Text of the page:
The line about the dead Lincoln makes us feel him: it has such horizontality, and such tenderness. The line that follows is so different in sound—sharp, staccato: "The length of Lincoln, lying known and still? / A picket’s bellyache, a bullet neat." Lincoln, with his immortal grandeur, can seem so apart from the bellyache of an unnamed sentinel. Yet they are both, as Eli Siegel saw it, of history. Swiftly, in this sestet, things different from one another are brought together, and as they meet musically we feel there is a form among them—they do cohere. 

There were American creeks, and something happened to them as shells got to them. The phrase about them, as sound, conveys what happened in its fierce, terrible disorder: "The creeks with hissing shells"—we hear that hiss. And after it we have—so quiet, so homely and sweet: "a mule named Bill."

I think the last line of this sonnet is one of the most courageous lines ever written. It brings together with beautiful, musical sincerity the loveliness of an American river and horror done to physiology: "The James in sunlight, and one’s severed feet?" There are tenderness and authentic composure as the poem ends with the unbearable.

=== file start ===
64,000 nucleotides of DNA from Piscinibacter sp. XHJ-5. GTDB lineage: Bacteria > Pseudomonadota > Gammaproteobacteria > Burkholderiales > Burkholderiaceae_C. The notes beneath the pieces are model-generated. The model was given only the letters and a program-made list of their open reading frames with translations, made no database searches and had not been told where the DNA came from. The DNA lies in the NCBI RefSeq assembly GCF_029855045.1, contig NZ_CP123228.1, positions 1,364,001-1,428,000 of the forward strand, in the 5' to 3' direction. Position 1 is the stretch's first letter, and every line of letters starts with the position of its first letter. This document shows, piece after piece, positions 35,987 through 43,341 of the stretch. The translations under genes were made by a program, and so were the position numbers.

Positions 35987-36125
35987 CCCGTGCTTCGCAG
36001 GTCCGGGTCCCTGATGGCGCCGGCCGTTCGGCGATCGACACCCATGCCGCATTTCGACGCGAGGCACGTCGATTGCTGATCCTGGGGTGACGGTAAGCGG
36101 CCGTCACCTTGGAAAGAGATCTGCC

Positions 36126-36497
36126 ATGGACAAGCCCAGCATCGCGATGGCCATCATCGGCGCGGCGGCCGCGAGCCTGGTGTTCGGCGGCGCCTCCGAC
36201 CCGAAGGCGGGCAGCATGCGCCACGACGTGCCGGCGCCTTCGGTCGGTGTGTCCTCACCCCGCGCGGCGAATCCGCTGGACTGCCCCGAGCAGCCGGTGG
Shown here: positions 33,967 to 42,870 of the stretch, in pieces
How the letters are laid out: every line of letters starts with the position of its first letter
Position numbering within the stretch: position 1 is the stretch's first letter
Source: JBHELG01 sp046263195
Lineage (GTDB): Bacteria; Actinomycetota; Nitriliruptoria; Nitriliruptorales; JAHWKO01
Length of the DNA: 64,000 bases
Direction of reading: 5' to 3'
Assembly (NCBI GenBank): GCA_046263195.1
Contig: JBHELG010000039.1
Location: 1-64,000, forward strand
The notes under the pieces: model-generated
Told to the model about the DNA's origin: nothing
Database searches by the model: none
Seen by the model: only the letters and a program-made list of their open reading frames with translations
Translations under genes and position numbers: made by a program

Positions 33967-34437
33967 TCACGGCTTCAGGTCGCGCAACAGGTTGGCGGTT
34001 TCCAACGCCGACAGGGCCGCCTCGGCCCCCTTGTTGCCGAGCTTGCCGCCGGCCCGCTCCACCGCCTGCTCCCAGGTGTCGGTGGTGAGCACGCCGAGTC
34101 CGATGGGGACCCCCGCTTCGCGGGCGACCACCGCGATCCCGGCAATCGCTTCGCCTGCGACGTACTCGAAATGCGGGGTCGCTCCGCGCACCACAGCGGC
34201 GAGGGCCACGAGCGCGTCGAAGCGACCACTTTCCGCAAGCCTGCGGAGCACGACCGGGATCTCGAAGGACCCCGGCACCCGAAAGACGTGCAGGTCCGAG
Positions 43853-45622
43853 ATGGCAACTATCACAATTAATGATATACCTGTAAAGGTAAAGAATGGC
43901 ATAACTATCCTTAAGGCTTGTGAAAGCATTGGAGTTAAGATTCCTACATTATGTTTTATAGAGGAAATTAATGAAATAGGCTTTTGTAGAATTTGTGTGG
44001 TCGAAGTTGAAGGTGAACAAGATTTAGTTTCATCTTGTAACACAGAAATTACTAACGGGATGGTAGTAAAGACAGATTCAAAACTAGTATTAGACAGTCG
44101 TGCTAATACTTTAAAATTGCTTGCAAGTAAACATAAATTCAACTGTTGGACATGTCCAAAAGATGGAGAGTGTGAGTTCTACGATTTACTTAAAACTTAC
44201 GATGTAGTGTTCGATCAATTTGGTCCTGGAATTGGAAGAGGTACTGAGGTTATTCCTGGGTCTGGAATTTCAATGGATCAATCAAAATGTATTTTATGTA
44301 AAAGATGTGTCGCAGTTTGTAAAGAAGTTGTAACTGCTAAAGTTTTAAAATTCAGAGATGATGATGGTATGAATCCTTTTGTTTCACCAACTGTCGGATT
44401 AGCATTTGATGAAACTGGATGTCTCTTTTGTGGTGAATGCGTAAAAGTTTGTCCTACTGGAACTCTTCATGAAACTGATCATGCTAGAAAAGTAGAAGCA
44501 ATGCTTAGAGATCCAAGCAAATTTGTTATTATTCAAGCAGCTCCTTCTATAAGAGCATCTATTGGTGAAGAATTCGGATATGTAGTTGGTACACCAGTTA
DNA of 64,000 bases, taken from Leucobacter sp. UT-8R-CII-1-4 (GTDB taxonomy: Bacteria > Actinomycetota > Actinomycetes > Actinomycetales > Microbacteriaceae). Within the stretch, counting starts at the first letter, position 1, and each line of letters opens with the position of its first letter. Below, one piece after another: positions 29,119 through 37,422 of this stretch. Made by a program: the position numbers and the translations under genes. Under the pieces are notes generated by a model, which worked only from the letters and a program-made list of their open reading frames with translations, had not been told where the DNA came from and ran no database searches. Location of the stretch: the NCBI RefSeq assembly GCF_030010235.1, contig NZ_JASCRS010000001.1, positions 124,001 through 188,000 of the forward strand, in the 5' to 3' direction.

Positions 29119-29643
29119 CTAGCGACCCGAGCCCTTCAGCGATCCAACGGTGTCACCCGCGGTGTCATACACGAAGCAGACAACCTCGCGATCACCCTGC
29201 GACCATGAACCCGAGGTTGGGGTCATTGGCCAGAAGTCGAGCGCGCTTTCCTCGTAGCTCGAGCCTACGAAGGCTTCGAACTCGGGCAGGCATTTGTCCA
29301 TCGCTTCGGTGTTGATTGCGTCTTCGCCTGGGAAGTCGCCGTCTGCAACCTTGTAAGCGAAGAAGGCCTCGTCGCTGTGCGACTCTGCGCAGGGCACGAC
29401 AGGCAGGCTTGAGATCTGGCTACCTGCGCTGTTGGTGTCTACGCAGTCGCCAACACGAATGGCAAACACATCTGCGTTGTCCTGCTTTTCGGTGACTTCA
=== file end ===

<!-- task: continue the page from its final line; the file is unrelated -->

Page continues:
The question "What now coheres?" is part of what Mr. Siegel showed to be the central fight all through history and in every person’s own life. We will either want to know the world, with its people, happenings, feelings—or we will see the world essentially as something to conquer, exploit, dismiss, despise. To ask what things have to do with each other, how they cohere, is part of the desire to know. For instance, do we want to make sense of the different aspects of a person close to us—how he can be both angry and gentle, selfish and kind—or do we just want him to behave and give us our way? The pain of both history and ordinary life has come because people have preferred manipulating the world and changing the facts to suit themselves, to knowing. 

Eli Siegel’s purpose all the time was to know. It was my tremendous honor and happiness to see this directly, to hear it with every sentence he uttered. We need an America in which people truly want to know. Aesthetic Realism can bring out that desire and educate it so it can win at last.

Ellen Reiss, Aesthetic Realism Chairman of Education

This History, This Poetry

By Eli Siegel

In a poem of Walter Savage Landor there is an expression of the fact that what doesn’t get down won’t be seen. After all, Alexander did depend on the historians; otherwise we just wouldn’t know him from anybody else. In "Past Ruined Ilion" Landor says that the persons he knows in himself will be immortal because he’s writing about them: